Nevertheless, if you broke down the actual active time in minutes spent on drilling vs free live rolling, I would bet that a significant number of BJJ players end up spending most of their training time going live.
Lack of drilling time is guaranteed to stall you at the BJJ white belt level.
Perhaps one of your class times is open mat and most people just want to roll. Maybe you spend more time sitting and talking rather than focused drilling during the class lesson.
Perhaps your coach allocates most of the time to live rolling.
Whatever the reason, lack of sufficient drilling time can be a big factor in getting stuck at BJJ white belt.
#4 – Training ADD
Scroll through popular BJJ Instagram feeds and you will be captivated by the huge number of technique videos, breakdowns, and coaching programs.
While there is nothing wrong with learning techniques from Instagram or any resource for that matter, it is important to build up a solid base of fundamentals in order to understand the context and purpose of any given technique.
Imanari rolls look cool, but if you have no game plan or effectiveness with traditional open guard games like butterfly and tripod sweeps, then you really should focus on that stuff first.
You will never impose a fancy game on your opponent if you can’t threaten him with the fundamentals.
Beyond flashy BJJ moves, most new players have unrealistic expectations of what they can achieve in the weightlifting gym while training a ton of BJJ.
Unless you are gifted genetically, athletically, or chemically, you aren’t going to add 10 pounds of muscle, increase your squat to 400, and be ready for your first tournament in 8 weeks.
In my opinion, everyone can benefit from lifting weights and doing off the mat conditioning, but it needs to be geared towards maximizing mat time and fitness.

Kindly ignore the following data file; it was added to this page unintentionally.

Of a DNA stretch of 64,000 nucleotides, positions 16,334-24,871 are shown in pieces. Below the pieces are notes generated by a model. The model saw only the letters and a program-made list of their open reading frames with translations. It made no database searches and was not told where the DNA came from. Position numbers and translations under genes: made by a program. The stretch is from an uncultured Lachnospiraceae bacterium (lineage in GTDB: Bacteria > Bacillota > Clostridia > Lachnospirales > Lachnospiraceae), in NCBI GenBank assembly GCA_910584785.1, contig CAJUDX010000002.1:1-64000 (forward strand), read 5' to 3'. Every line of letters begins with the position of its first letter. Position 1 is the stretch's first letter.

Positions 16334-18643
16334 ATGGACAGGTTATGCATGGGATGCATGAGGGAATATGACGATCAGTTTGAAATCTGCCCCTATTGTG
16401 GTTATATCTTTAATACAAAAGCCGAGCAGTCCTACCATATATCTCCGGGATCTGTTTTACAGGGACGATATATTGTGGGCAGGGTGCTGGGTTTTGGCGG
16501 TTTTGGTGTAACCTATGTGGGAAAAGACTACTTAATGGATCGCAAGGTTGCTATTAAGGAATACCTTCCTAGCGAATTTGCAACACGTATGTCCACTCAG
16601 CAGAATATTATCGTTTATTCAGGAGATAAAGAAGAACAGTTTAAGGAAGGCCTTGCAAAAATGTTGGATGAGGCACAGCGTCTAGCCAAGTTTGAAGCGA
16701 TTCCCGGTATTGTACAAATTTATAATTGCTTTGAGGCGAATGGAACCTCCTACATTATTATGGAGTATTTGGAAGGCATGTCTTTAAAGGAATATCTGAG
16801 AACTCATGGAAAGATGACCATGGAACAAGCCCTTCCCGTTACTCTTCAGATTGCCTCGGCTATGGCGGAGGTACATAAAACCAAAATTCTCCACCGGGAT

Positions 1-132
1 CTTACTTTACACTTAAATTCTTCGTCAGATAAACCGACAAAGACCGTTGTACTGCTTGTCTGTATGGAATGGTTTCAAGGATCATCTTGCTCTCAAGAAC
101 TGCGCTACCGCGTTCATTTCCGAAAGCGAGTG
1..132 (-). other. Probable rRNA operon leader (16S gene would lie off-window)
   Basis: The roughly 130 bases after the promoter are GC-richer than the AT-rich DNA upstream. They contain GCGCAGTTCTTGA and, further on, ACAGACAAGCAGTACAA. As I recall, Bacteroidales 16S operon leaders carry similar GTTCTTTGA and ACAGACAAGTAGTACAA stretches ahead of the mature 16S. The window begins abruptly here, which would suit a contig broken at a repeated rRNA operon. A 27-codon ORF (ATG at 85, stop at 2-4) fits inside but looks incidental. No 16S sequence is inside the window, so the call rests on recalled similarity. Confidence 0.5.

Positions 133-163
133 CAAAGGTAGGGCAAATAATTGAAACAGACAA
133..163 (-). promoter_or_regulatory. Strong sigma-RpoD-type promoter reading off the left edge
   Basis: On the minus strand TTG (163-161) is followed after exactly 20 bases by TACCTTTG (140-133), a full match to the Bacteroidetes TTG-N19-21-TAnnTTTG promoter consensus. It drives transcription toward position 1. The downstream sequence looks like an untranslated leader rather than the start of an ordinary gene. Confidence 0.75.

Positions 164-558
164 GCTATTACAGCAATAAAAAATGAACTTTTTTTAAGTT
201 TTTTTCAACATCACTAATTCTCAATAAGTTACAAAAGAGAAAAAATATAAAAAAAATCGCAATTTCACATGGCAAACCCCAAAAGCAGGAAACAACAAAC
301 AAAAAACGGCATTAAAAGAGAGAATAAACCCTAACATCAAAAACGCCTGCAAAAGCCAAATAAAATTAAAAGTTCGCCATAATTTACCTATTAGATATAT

But if you are too sore to train because you are squatting heavy three times a week, you will not improve as steadily at BJJ compared to the athlete doing two days of moderate weight training whose body can keep up with four BJJ practices.
If you are dead set on hail mary-ing the last thing that was on your IG feed or training powerlifting and BJJ at the same time… that’s fine.
Just know that it may affect the rate of grappling progression.
#5 – You’re Too Focused on the Belt
There is no denying the satisfaction and pride of tying a blue belt around your waist. It is the first big public acknowledgment of your efforts, progress, and commitment to the sport.
Nevertheless, many BJJ white belts get too focused on getting the promotion itself and lose sight of the bigger picture.
BJJ is a journey with no end.
The rush of the promotion will wear off, and before you know it you are still at the bottom of the totem pole.
The belt is meaningless unless you actually enjoy the practice that brought you to it. While you should certainly take pride in every promotion, learning to enjoy each and every part of the training process is ultimately what will keep you from getting burned out and stuck in jiu jitsu.
If you are forcing yourself to go to BJJ because you “really want to be a blue belt,” it may well be an uphill battle.
Relax and Enjoy the Journey
At the end of the day, if you are training BJJ because you love it and you are at a good school, you really shouldn’t be worried.
The belts will come with time and experience. Enjoy every step of the journey and savor each experience at every belt.
You don’t owe it to anyone to do BJJ except yourself if you truly enjoy it. If you get discouraged or feel stuck, reflect on why you are really training.
The Advanced Basics for your Foundation of Jiu Jitsu
If you feel like you’re lacking solid fundamentals, then you need to start with Henry Akins’ White to Blue Belt program.
Here’s why: This program lays the foundation to execute the fundamental techniques of Jiu-Jitsu with maximum effectiveness and efficiency, against the highest levels of skill.
By week 58, you will have a deep understanding of the hidden forces – like connection and weight distribution – that allow the masters of Jiu-Jitsu to completely dominate the competition with “White Belt” techniques.